Made possible by $6 million in funding from California-based Sierra Pacific Industries and named for Sierra Pacific's co-founder, the new lab has two missions. Half of it will be dedicated to state-of-the-art fabrication. The other half will house a structural testing facility, designed for building up to 3-story structures using mass timber products and destructively testing them for seismic strength, structural strength, and other characteristics. The 15,000-square foot advanced materials lab is one part of an $80 million investment to create the Oregon Forest Science Complex, that also encompasses the 80,000-square foot George W. Peavy Forest Science Center.
The Woodwork Career Alliance of North America is organizing several Accredited Skill Evaluator Training events over the next few months, including sessions during the AWFS Fair this summer in Las Vegas.
The course fee covers the half-day training session and materials plus a one-year membership as a WCA EDUcation™. EDUcation members also gain access to the WCA’s online archive of training videos and other valuable materials that they can use to develop or enhance their woodworking training programs.
ASE’s are a vital link of the WCA’s credentialing program. In most school woodworking programs, the ASE is also the instructor. An ASE is responsible for observing a person’s ability to perform a woodworking operation at a high enough caliber to earn tool points to fortify their woodworking credentials.
“The purpose of the training is for them to learn how to evaluate woodworkers using the WCA Skill Standards,” said Scott Nelson, president of the WCA. “They learn to test if a student’s or professional woodworker’s performance measures up to accepted industry standards in terms of set up, safety, part quality, etc.”
To date, more than 260 woodworking instructors and professionals have been certified as accredited skill evaluators by the WCA.
Upcoming ASE Training Sessions
April 26: The MiLL National Training Center, Colorado Springs, CO
WCA ASE training is offered as an optional upgrade on the third day of the three-day MiLL Academy event. For more information and to register visit https://themillco.org/academy.
July 17-20: AWFS Fair, Las Vegas Convention Center, Las Vegas, NV
The WCA will host seven ASE training sessions in its exhibit booth during the AWFS Fair. Morning and afternoon sessions are scheduled for July 17-19. A morning session will also be offered on July 20. Each session is limited to four seats. For more information and to register, contact Scott Nelson, WCA president, at firstname.lastname@example.org or call 402-610-6043.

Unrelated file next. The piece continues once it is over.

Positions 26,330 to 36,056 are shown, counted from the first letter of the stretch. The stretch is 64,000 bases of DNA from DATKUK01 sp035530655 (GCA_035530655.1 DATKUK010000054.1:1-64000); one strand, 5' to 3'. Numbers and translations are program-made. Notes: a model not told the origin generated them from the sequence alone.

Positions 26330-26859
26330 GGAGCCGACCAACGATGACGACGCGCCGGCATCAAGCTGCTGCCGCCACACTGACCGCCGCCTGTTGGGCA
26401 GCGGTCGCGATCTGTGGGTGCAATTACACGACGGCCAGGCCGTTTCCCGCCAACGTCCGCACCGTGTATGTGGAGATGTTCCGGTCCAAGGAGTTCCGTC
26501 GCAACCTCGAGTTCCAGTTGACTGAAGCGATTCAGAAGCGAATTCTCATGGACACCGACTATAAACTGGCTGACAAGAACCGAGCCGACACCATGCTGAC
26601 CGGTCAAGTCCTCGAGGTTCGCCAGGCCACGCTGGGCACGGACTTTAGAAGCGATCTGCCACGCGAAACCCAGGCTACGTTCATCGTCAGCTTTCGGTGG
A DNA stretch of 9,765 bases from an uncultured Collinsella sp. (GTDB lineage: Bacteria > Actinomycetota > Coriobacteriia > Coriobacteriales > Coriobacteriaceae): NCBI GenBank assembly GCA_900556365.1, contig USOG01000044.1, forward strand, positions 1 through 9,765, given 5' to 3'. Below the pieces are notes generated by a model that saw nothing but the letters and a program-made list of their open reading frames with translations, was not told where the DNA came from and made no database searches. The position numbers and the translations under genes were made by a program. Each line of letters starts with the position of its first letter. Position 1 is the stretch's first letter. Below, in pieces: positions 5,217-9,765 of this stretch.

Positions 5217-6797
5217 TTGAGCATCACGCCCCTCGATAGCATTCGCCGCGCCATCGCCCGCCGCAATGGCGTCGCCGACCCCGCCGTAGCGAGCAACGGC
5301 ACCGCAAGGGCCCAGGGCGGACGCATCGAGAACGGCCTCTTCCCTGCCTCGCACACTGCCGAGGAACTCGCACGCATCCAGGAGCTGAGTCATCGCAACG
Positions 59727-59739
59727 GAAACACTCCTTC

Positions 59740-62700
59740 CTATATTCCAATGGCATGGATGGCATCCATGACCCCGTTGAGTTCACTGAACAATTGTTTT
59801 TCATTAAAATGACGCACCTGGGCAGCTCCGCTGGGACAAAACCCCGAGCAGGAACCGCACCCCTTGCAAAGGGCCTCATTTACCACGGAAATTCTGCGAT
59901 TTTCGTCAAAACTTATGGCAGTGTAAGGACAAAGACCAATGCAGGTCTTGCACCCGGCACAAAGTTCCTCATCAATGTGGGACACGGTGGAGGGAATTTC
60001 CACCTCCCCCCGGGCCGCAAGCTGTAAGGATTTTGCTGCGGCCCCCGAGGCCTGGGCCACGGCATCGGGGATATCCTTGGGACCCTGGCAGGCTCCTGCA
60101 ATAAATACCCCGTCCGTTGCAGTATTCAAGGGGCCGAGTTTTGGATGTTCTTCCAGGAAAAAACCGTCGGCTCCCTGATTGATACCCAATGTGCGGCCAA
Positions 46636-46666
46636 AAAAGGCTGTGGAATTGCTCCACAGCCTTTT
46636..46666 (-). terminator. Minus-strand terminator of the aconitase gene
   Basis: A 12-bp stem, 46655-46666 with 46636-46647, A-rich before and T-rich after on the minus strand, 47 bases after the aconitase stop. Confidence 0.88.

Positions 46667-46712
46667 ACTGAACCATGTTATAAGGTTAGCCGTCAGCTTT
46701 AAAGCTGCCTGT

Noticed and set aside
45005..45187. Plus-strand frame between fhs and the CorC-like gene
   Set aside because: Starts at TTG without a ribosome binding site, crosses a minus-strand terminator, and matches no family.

To find out how to schedule a WCA ASE Training event at your school or business, contact Scott Nelson at email@example.com or call 402-610-6043.
Learn more about the WCA and its credentialing program at www.woodworkcareer.org.
About the Woodwork Career Alliance
The Woodwork Career Alliance of North America was founded in 2007 as a 501(c)(3) non-profit corporation and is governed by a volunteer board of directors. The WCA’s mission is to develop and administer a unified set of Skill Standards for the wood products industry. Since 2011, WCA has developed observable and measurable performance standards and assessments for more than 240 woodworking machine operations. In addition, WCA has issued more than 2,000 credentials, a portable, personal permanent record documenting each holder’s record of woodworking skill achievements. More than 100 high schools and post-secondary schools throughout North America are WCA EDUcation™ members. To learn more about the WCA and how to get involved with its programs, including sponsorship opportunities, visit WoodworkCareer.org.
The Association, in partnership with Weinig Holz-Her USA, is offering a free breakfast for attendees of the Wood Pro Expo and Cabinets & Closets Conference & Expo
The Cabinet Makers Association is pleased to announce they will be hosting one of their popular “What’s Your Problem?” roundtable discussions during the co-located Wood Pro Expo and Cabinets & Closets Conference & Expo. The CMA event will be held over a free breakfast at the Charlotte Convention Center prior to the opening of the show on Friday, March 8.
Held in partnership with Weinig Holz-Her USA, this is an opportunity for show attendees to share their problems and solutions with other like-minded woodworking professionals. This free breakfast offers a unique outlet to share business challenges and learn from others who have been there, done that, and succeeded.
The conversations will begin at 7:30 am and the event will conclude in time for participants to attend Will Sampson’s opening keynote at 9 am. To register for this free CMA event, please visit bit.ly/WPE-CMA. You do not have to be a CMA member to participate.
About the Cabinet Makers Association
The Cabinet Makers Association (CMA) was incorporated in 1998 by a group of custom cabinet makers who thought the small to mid-size shop needed to network and help each other grow profitably. Currently, CMA membership is made up primarily of 20 or fewer employee operations, with the vast majority of those being 1-5 person shops.
About Weinig Holz-Her USA
Weinig Holz-Her USA is the industry leader in solid wood and panel processing technology and equipment. Specializing in innovative manufacturing solutions that enable mass-customization and improve efficiency, Weinig Holz-Her USA offers an array of equipment including moulders, cross-cut saws, rip saws, finger jointers, gluing presses, scanners, CNC machining centers, edge banders, beam saws, vertical saws, material handling equipment, along with fully integrated software solutions that manage and optimize production.